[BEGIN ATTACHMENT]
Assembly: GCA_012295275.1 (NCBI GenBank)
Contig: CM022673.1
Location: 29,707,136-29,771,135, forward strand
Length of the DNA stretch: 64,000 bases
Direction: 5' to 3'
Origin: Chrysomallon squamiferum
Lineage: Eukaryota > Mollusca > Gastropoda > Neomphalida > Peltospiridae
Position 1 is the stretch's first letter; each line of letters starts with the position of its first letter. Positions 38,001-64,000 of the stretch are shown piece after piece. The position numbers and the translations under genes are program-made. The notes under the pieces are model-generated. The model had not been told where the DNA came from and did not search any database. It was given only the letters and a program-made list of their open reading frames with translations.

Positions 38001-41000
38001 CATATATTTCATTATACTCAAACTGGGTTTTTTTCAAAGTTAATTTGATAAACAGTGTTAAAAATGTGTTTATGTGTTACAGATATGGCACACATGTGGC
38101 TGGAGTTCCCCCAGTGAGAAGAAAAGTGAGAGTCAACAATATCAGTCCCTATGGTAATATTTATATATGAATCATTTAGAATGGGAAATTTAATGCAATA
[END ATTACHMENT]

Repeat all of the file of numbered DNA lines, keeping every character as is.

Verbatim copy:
Assembly: GCA_012295275.1 (NCBI GenBank)
Contig: CM022673.1
Location: 29,707,136-29,771,135, forward strand
Length of the DNA stretch: 64,000 bases
Direction: 5' to 3'
Origin: Chrysomallon squamiferum
Lineage: Eukaryota > Mollusca > Gastropoda > Neomphalida > Peltospiridae
Position 1 is the stretch's first letter; each line of letters starts with the position of its first letter. Positions 38,001-64,000 of the stretch are shown piece after piece. The position numbers and the translations under genes are program-made. The notes under the pieces are model-generated. The model had not been told where the DNA came from and did not search any database. It was given only the letters and a program-made list of their open reading frames with translations.

Positions 38001-41000
38001 CATATATTTCATTATACTCAAACTGGGTTTTTTTCAAAGTTAATTTGATAAACAGTGTTAAAAATGTGTTTATGTGTTACAGATATGGCACACATGTGGC
38101 TGGAGTTCCCCCAGTGAGAAGAAAAGTGAGAGTCAACAATATCAGTCCCTATGGTAATATTTATATATGAATCATTTAGAATGGGAAATTTAATGCAATA